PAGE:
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AIH Mailbag: Let’s talk about the Winnipeg Jets’ goaltending (and more draft stuff, too)

Our latest edition of the mailbag feature to answer your questions on the Winnipeg Jets’ goaltending situation and more draft coverage.

Winnipeg Jets v Buffalo Sabres Photo by Kevin Hoffman/Getty Images

Hey, all! Welcome back to the Arctic Ice Hockey Mailbag! This will be a regular feature on the site, covering any questions you may have pertaining to the Winnipeg Jets. In order to kick your work week off right, join us each and every Monday for the publication of your questions and comments on the team.

In this week’s edition, we talk all about the Winnipeg Jets’ goaltending situation as well as more on the 2017 NHL Entry Draft.

If you want to submit your questions or comments for next week's mailbag, you can tweet or direct message us on Twitter @arcticicehockey, use the hashtag #AIHMailbag, or email us at


Ed. Note: I felt bad for giving Andy a somewhat lazy, haphazard answer. So I’ve gone back and revisited this to provide a little more detail. Enjoy!

Great question, Andy. As far as I can tell, goaltenders are completely voodoo. Let’s start by taking a look at the last ten Stanley Cup winners and decipher who their goalie was that led them to victory:

Stanley Cup winning goalies 2006-2016

2015-16 Pittsburgh Penguins Matt Murray 0.93 $7.01MM
2014-15 Chicago Blackhawks Corey Crawford 0.924 $6.62MM
2013-14 Los Angeles Kings Jonathan Quick 0.915 $8.17MM
2012-13 Chicago Blackhawks Corey Crawford 0.926 $2.16MM
2011-12 Los Angeles Kings Jonathan Quick 0.928 $2.77MM
2010-11 Boston Bruins Tim Thomas 0.938 $7.00MM
2009-10 Chicago Blackhawks Antii Niemi 0.912 $7.20MM
2008-09 Pittsburgh Penguins Marc-André Fleury 0.912 $5.52MM
2007-08 Detroit Red Wings Chris Osgood 0.914 $3.70MM
2006-07 Anaheim Ducks J.S. Giguere 0.918 $5.64MM

Okay, so we can approach this from two separate avenues. There are either goalies who had very good seasons and happened to play on elite teams and goalies that happened to play on elite teams (oh hey, Chris Osgood). On this list, there are also a number of goalies that caught lightning in a bottle, such as Antii Niemi, or more recently, Matt Murray. Absent from this list, however, are perennially elite goalies such as Carey Price or Henrik Lundqvist. Of course, this is of no fault of their own, but moreso the structure of their rosters.

In Lundqvist’s case, not only does he carry with him a hefty AAV of $8.5MM but plays on a team where the duo of Marc Staal and Dan Girardi command +$10MM and we haven’t even talked about Rick Nash, Derek Stepan, or Chris Kreider yet.

For Price, his AAV of $6.5MM is a little more digestible, however Tomas Plekanec, Shea Weber, Max Pacioretty, Andrew Shaw, and Jeff Petry deplete resources to be used elsewhere.

But back to our list!

If we look closely, we notice two things: First, the “bellcow” netminder (ie: he who played the majority of his team’s playoff apperances) has not posted a sub .910 SV%. In fact, with the exception of 2013-14 Jonathan Quick, a regular season SV% of between .920 and .930 seems to be a common theme (note: it’s a small sample size but we’ll take it). Secondly, The combined salary of all NHL rostered goalies over the past ten seasons has only once eclipsed $7.5MM and has averaged $5.58MM over that span. (Aside: The Winnipeg Jets paid their trio of goalies $6.44MM last season) There are some freak outliers in these numbers such as the 2007-08 Detroit Red Wings, 2011-12 Los Angeles Kings, and 2012-13 Chicago Blackhawks, but for the most part, teams that win the Stanley Cup are paying their goalie(s).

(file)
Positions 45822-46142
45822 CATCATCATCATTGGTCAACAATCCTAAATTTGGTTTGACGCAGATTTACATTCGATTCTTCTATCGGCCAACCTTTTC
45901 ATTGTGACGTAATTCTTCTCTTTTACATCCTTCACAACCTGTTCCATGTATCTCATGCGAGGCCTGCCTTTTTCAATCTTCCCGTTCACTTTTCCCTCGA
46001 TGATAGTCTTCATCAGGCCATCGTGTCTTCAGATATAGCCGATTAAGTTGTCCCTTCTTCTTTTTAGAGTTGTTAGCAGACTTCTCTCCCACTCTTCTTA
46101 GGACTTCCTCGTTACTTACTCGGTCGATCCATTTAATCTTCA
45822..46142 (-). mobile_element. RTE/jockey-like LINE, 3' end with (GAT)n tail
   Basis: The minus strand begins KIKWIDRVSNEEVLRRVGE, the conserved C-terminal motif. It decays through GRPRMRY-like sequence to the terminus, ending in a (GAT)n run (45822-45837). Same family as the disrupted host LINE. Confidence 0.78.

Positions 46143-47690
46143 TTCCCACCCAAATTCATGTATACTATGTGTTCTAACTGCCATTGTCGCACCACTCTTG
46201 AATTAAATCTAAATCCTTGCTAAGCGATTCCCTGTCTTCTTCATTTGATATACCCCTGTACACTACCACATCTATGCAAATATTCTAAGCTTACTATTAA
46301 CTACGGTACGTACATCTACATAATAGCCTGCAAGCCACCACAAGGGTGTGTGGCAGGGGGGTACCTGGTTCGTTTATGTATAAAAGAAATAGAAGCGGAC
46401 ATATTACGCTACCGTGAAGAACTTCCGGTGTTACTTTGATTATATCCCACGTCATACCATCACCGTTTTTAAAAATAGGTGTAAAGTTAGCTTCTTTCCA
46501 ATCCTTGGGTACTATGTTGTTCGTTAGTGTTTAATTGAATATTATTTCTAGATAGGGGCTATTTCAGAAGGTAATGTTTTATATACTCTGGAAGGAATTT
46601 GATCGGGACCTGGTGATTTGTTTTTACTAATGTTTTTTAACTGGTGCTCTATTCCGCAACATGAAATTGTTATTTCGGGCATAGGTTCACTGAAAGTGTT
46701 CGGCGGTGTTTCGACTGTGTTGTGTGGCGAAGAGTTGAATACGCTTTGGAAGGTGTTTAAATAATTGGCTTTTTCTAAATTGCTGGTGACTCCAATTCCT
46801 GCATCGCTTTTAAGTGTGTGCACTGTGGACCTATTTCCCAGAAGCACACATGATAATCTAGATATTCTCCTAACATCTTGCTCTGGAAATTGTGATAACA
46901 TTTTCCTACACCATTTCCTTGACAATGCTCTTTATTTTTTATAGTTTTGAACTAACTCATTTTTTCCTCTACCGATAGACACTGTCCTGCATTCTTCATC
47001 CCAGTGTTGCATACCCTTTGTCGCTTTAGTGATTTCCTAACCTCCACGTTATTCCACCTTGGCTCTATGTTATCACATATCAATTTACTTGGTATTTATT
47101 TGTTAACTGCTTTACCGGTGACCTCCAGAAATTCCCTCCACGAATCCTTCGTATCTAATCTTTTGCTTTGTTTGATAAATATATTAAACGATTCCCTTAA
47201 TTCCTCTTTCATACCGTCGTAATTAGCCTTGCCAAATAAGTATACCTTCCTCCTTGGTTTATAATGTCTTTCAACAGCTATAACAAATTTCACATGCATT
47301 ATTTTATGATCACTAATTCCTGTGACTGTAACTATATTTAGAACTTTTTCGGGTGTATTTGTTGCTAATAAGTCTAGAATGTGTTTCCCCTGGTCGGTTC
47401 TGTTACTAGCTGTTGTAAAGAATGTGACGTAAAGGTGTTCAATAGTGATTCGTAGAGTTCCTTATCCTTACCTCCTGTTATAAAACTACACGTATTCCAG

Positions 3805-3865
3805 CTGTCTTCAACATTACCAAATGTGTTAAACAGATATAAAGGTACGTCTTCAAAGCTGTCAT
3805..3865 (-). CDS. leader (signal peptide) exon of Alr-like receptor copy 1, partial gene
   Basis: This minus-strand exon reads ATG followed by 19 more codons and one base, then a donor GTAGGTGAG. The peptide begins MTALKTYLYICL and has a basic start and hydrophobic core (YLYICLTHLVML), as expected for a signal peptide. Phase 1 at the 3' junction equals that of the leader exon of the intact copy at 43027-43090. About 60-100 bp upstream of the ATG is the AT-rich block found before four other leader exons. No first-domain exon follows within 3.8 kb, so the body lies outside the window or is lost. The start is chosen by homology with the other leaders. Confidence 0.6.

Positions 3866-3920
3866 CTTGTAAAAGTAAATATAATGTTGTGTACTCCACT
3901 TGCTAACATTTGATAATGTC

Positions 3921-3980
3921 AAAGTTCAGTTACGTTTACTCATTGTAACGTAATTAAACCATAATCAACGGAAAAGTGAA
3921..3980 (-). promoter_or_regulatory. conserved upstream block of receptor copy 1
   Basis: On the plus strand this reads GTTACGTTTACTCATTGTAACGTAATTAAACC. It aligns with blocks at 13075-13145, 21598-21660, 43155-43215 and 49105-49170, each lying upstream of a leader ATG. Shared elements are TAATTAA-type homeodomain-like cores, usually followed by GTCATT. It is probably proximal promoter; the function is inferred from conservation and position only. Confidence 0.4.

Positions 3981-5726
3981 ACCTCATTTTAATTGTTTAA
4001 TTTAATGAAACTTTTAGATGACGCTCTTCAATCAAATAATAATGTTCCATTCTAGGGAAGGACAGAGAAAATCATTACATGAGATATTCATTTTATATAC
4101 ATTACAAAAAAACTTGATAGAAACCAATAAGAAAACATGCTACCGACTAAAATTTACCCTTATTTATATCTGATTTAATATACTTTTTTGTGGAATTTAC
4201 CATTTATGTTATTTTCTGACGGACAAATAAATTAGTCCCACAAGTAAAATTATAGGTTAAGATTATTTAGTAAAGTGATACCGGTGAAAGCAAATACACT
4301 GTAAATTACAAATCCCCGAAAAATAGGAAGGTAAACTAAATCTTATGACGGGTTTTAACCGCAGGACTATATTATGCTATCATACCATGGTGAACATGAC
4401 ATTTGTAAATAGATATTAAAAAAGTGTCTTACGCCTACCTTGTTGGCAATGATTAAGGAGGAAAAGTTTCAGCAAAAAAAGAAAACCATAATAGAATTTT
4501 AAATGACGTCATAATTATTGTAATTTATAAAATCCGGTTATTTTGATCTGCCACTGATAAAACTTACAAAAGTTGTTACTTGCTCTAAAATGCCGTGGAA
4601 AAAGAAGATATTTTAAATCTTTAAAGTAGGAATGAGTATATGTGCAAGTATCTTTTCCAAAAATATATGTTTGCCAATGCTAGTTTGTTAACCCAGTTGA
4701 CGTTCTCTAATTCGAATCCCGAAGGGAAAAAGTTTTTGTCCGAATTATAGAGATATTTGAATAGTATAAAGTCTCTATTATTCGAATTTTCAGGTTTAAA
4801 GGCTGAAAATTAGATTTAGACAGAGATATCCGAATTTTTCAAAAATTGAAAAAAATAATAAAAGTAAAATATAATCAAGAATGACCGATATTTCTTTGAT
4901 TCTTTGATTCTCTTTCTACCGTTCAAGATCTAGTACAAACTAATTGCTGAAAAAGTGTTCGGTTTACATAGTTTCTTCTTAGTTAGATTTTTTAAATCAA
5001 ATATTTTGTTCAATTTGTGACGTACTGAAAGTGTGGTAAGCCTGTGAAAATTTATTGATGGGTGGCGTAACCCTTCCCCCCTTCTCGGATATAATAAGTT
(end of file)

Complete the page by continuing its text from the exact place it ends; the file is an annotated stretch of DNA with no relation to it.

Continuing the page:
So, what have we learned here? Well, if you’re a fan of the Winnipeg Jets’, I have two takeaways. One: Make damn sure your goalie(s) posts a SV% north of .910 with the hopes they finish the season closer to .920. Two: You’re probably in a position where you’re going to want to spend capital on a netminder - be it an investment in Connor Hellebuyck down the line or looking elsewhere. I feel you can get by with good-but-not-elite goaltending, provided you spend your salary cap dollars on other areas of your roster and spend on the right players. If you look at your most recent Stanley Cup winners, I think you will see rosters loaded with talent that happened to have consistent enough goaltending to get them through. So, if you’re Winnipeg, you can probably get by with Connor Hellebuyck and a reliable option alongside him to at the very least make an interesting playoff run.

Anyone who puts “Rowdy” in their handle named Rowdy will obviously have any question asked of me answered. If you read last week’s mailbag, you’ll know that I’m very fond of Juuso Valimaki as a prospect the Jets should covet. Having said that, if Timothy Liljegren is somehow available at the thirteenth pick then you absolutely have to take him.

In Liljegren, Winnipeg would be getting an elite skater to add to a blue line that already bolsters Jacob Trouba and Josh Morrissey. Further to that, he’s exceptionally gifted in terms of offensive creativity, moves the puck up ice well, and can carry his weight in his own zone. I have a very hard time believing he will still be on the board come the Jets’ selection, but if I had my choice between both he and Valimaki, I would: i) do cartwheels up to the podium in making the selection knowing that I’m getting a great prospect and ii) would take Liljegren knowing he will be making an impact in the near future.